Mark Slouka, Crossing

A strong and trustful father-son relationship, I suppose, is any father’s greatest wish. But how do you get such a close relationship that binds the father and son faithfully together? With such a close relationship to each other, you will, when you turn into a grown-up man, really appreciate the family bond, and might have the desire to pass it on, to your own son. That is one of the main themes in Mark Slouka’s short story “Crossing”, where you gain an insight into a father in constant search of the role as a brave and courageous father.

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The father in “Crossing” takes his son on an extremely challenging trip that includes fording an enormously strong river. The father and son face such dangerous experiences that we are not sure whether the father’s wish for his son to become more grown-up comes true or not. The short story is written in a 3. Person narrator. We are giving an insight of the thoughts of an unhappy father due to the line: “(…) and he hadn’t been happy for a while. ”1 During the short story we are only introduced to the thoughts and ideas of the father, which narrows our knowledge down to only hearing the story from one aspect, the father’s.

On the one hand it makes the story much more simpler, with only one point of view, but on the other hand it differentiates the father’s feelings and thoughts, thus we get really close to the father by seeing everything through his eyes. According to the father these dangerous adventures will make the son and him friends: “He and his son would be friends. Nothing mattered more. ”2 In this sentence the narrator makes it clear to us that the father desperately wants for the son and him to be friends more than anything else. But because of the absence of the boy’s thoughts, we do not know if the boy feels the same way.

The only thing we know about the boy is that he is a small boy: “He looked over the miniature jeans (…) the hiking boots dangling off the floor. ”3 Due to this sentence and others as well, we get the impression that the he is a really small kid. The sentence: ”Dad, you okay? ”4, could indicate that the kid is not very fond of the challenges they meet on their way. There is a sense of doubt and insecurity in his voice. The wilderness, the little boy is being dragged into, is something the father himself has experienced with his own dad.

During the trip the father remembers things he, as a boy questioned his father: “So what do you do if you fall? ” It shows us that the experience the father had as a child with his own father had made a big impression on him, and he wants to carry it on to his own son. But the father has underestimated the power of the river, which detracts from the value of the trip. The father is in the river with his son on his back, without hesitating whether to continue or not. The responsibility is on him for the first time in a very long time. You could be tempted to believe that the father is divorced from the boy’s mother (p.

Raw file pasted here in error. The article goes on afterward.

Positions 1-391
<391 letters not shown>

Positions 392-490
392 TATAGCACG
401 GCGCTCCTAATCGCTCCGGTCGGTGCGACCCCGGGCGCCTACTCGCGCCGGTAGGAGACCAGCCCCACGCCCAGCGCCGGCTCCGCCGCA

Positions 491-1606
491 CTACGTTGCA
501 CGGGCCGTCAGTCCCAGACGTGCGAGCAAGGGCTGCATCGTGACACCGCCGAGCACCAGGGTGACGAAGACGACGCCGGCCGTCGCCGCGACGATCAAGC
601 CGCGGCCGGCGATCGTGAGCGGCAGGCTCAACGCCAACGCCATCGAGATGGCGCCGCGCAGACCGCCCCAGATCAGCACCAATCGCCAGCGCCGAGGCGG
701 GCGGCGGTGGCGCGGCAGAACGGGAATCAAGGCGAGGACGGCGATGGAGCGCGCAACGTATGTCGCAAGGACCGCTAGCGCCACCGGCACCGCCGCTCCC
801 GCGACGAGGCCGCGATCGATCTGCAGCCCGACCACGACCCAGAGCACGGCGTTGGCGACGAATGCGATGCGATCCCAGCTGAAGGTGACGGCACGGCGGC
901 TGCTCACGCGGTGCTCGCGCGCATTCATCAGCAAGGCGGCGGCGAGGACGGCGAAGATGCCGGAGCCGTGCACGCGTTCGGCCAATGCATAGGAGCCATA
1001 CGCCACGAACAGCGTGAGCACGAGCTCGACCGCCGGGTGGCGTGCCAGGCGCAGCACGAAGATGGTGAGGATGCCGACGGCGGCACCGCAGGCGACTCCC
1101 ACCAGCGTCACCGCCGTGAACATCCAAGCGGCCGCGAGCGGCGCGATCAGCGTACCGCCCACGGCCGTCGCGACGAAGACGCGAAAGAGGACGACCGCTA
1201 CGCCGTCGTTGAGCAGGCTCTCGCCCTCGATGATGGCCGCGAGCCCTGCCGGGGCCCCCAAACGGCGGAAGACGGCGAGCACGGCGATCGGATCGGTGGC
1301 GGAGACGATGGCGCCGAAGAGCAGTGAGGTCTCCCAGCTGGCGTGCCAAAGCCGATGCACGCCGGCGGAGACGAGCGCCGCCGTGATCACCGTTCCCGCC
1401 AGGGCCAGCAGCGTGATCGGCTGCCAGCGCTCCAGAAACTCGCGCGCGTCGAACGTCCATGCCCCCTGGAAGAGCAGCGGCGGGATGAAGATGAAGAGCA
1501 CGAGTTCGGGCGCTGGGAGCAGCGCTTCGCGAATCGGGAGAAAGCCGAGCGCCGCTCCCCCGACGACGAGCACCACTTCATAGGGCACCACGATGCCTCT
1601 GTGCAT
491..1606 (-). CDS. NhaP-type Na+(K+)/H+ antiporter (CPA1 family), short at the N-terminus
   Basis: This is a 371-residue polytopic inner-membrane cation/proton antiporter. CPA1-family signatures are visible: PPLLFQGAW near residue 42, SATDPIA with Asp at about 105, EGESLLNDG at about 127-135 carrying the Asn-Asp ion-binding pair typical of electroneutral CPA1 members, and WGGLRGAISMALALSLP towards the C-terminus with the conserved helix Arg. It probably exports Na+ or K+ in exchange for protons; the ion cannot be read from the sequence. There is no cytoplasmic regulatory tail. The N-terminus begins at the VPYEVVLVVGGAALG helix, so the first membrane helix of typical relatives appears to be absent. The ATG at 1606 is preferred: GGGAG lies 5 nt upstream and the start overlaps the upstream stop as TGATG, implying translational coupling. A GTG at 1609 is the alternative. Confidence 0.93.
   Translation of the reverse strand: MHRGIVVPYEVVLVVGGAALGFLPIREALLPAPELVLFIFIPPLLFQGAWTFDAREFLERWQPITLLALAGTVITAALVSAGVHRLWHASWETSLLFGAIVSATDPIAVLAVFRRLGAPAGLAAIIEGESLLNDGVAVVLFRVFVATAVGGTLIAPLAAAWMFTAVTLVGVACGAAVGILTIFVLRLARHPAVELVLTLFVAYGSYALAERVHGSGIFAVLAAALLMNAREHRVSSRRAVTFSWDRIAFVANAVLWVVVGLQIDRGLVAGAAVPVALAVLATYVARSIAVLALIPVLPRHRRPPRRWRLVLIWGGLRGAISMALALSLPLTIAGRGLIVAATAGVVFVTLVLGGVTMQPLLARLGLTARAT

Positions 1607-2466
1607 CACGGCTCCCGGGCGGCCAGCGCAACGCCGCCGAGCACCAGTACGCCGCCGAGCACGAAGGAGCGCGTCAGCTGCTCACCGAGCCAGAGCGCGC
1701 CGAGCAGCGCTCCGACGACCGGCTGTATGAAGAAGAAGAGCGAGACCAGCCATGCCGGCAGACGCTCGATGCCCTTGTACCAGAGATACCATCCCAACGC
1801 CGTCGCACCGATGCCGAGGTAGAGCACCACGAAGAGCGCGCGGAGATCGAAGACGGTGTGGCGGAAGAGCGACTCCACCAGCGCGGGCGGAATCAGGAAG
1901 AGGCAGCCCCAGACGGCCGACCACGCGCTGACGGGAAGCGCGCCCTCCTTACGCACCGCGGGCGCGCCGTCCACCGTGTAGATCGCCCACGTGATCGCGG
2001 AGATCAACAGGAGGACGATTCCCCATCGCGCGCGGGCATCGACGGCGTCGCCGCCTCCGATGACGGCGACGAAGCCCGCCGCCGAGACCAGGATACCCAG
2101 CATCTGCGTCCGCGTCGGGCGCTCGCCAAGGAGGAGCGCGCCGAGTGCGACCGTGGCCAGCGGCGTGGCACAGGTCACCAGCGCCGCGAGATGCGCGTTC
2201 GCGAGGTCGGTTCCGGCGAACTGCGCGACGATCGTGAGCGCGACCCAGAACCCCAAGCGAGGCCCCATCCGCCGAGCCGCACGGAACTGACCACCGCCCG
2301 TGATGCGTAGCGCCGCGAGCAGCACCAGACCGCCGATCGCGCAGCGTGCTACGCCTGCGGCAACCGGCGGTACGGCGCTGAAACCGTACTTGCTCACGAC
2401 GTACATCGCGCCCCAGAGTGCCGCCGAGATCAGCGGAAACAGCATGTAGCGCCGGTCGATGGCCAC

2 line 15), and therefore has been in a lot of sorrow and pain lately. That could also explain why he thinks that the trip is such a good idea. He wants to gain respect from his son, and he sees a real manhood trip as the way forward. A real manhood trip is a common thing amongst boys and men. It is a way of turning from a little boy into a real mature man, and every father wants his son to become a real man just like himself. That is probably another purpose of the trip, but does this exactly trip succeed in turning the boy into a much more mature kid?

You can interpret the river as a symbol of the state of confusion and perplexity the father is in. The extremely strong and mid-thigh current, the savage and the brute strength his is surrounded by are comparable to his own life situation by that time. He is no longer together with his wife/girlfriend: “For a long time he hadn’t wanted her back. ”5 Such a situation brings along loneliness and a feeling of guilt towards his son. The father is in serious danger, and he is collapsing, just like everything around is falling apart too.

He is balancing on the line between life and death in the river and in his current life situation. To sum up the father is in a critical situation and therefore very fragile. In deep frustration he takes his son on a trip into the wild. A trip that is way too dangerous for both him and the son. His intention of letting the boy experience something extreme and wild went too far. However the ending is really open, and lets us as readers decide whether they went down or not. I’m not sure if I think they made it or not, but I definitely think that the father was not able to judge if the boy was old enough for all those challenges.

The kid was without any doubt way too young to experience this, and I do not think it made him any more mature. I on the other hand think it probably would be quite the opposite. In conclusion you can tell that the divorced-father is desperate to get closer to his son and turn him into a mature young man. In his perplexity he forgets that his son is just a little boy. There are tons of other ways of strengthening the father-son relationship, but this man just chose the wrong decision. We are all human and mistakes do occur, but this decision was probably an unfortunate and unwise choice to make.